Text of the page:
I have had the honour of helping to facilitate groups for university women with eating disorders and eating issues for the past 4 years.
Each week, for a six-week period, we come together to discuss our stories; detailing our successes, our challenges, our joys, and our heartbreak. For a short moment in time we offer each other a small window into each others’ lives, a glimpse into our personal struggles with an all-encompassing and misunderstood illness. We offer each other more than an ear – the collective provides support, understanding, and encouragement. We unite in our common experiences.
And while facilitating such a group is, by far, one of the greatest roles and most fulfilling experiences I have ever been fortunate to have, the sixth and final session is always difficult. Sure, I’m sad to say goodbye; connecting with a group full of intelligent, articulate, and unquestionably strong women creates a quick, palpable bond. However, the reality of what the end of our group means is much more heart-rending.
We walk out of the safety of our group into a world that is not as open, not as accepting, not as kind. We enter into a society that doesn’t understand, and doesn’t seem to want to take the time to.
We may want to turn to the ones we love – the ones who are supposed to understand us the best – for support as we attempt to battle this seemingly relentless disease. We want a physician to help us make sense of it, and tell us how to fight back. We want our friends to hug us on the bad days, celebrate with us on the good days, cry with us when crying is all we can hope to do.
But for some of us, we may feel we have no one we can turn to. We may feel the type of support we want is just not there. For others, we may be too afraid to talk.
As omnipresent as they are, affecting about 20 million of us and an additional 10 million men, and despite the fact that rates have been rising since the 1950’s, eating disorders are still an unspeakable illness.
It is this very absence of conversation that has resulted in the societal misconstructions and lack of understanding that is far too often associated with eating disorders. Sure, eating disorders are just as susceptible to the usual stigma that accompanies mental health concerns. But what sets eating disorders apart from other mental illnesses is that they are perceived by many to be the result of choice. A volition, of sorts, in human suffering.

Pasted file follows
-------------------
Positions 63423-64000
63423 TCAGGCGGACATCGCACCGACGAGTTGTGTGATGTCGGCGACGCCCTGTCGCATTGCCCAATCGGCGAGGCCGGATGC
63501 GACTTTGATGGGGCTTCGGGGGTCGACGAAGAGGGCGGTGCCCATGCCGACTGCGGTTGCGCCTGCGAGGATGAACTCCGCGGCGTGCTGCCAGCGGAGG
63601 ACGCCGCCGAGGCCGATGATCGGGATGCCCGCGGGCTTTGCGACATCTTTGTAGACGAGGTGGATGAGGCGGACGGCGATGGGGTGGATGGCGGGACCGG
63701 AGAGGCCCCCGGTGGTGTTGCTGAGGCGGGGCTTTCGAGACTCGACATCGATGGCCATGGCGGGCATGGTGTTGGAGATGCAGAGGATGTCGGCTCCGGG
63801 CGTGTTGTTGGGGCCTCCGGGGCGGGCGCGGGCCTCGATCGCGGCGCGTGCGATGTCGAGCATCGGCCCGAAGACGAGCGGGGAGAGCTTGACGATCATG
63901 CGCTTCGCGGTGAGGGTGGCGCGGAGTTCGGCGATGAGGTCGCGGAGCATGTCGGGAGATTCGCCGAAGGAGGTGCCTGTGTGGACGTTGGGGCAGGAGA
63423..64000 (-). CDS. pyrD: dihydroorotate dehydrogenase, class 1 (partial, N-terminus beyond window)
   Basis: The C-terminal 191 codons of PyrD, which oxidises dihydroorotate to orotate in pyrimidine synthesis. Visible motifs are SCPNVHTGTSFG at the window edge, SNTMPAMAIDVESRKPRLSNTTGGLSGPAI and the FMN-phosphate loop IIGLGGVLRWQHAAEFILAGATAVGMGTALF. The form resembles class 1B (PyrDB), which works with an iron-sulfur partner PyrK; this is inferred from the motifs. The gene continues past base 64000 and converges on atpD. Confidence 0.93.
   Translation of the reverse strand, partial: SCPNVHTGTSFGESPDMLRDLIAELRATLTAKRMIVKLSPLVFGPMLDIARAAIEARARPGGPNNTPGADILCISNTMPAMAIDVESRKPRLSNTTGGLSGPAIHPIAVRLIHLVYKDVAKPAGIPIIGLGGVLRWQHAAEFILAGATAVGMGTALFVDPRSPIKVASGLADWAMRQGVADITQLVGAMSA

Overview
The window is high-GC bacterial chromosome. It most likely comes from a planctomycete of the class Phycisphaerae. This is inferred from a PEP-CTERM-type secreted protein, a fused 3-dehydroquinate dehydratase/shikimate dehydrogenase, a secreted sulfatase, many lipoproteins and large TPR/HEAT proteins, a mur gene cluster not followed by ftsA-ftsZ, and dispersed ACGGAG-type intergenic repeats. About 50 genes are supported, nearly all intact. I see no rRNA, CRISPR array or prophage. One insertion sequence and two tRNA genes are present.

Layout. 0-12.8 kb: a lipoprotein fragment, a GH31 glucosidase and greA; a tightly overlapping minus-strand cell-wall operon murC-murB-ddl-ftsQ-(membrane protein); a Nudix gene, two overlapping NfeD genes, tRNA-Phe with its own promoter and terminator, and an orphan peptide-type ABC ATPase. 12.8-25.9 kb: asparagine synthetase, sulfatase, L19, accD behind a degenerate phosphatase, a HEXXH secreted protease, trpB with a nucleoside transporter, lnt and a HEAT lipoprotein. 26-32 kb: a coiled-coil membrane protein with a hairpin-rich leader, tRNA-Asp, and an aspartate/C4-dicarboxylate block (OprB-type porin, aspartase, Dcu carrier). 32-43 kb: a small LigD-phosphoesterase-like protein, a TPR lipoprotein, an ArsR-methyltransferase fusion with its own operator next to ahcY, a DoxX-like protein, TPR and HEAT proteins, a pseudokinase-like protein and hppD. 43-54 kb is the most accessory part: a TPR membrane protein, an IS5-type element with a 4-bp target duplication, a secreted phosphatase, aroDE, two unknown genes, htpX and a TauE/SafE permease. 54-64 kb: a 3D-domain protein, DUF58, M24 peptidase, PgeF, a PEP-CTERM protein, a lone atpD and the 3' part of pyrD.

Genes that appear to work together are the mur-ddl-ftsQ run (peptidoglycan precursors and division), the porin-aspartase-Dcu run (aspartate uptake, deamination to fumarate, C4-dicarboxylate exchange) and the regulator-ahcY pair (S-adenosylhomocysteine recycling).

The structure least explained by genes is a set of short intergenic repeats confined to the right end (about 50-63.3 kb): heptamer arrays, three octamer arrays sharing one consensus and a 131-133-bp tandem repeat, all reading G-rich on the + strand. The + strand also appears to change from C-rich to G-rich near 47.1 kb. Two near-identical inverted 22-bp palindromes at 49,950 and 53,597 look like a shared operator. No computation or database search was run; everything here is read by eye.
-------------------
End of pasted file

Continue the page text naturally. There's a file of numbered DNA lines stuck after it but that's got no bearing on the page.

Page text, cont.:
The world around us continues to blame, shame, discriminate, doubt, and dismiss us. For some, limiting the harmful words, avoiding the endless explanations, and evading the constant judgment is all-to important. Concealing the illness may seem necessary.
But staying quiet and limiting help has terrifying consequences. Eating disorders and issues, currently divided into Anorexia Nervosa, Bulimia Nervosa, Binge Eating Disorder, and Eating Disorder Not Otherwise Specified are serious mental illnesses that can significantly impact the long-term health and well being of those who struggle. They are detrimental to all facets of life; they fracture relationships, damage families, destroy bodies, impair dreams, and steal souls. Early identification and intervention are vital to the promotion of health; concealing an eating disorder and limiting help seeking can worsen symptoms and complicate recovery.
This isn’t just a public health concern, it’s a human rights concern. Eating disorders have the highest mortality rate of all psychiatric conditions, with it being the third most common chronic illness among young women. Anorexia Nervosa will, over the course of the illness, kill one in ten women struggling with the disease. We take to the streets to speak against violence, inequality, and reproductive justice, so why not because of this? Is the marginalization these women face in our communities, because of a disease, not deserving of public action?
Eating Disorder Awareness Week is upon us; in Canada: February 3rd – 9th, in the United Kingdom: February 11th – 17th, and in the United States: February 24th – March 2nd. This week is about starting the conversation; promoting awareness and encouraging education. Perhaps more importantly, this week provides a voice for the millions who struggle, and the multitude who do so in silence.
Please, take this week to educate yourself, inform others, and start the conversation. Remind the silent millions that they aren’t so alone and help make it safer for them to gain their own voice.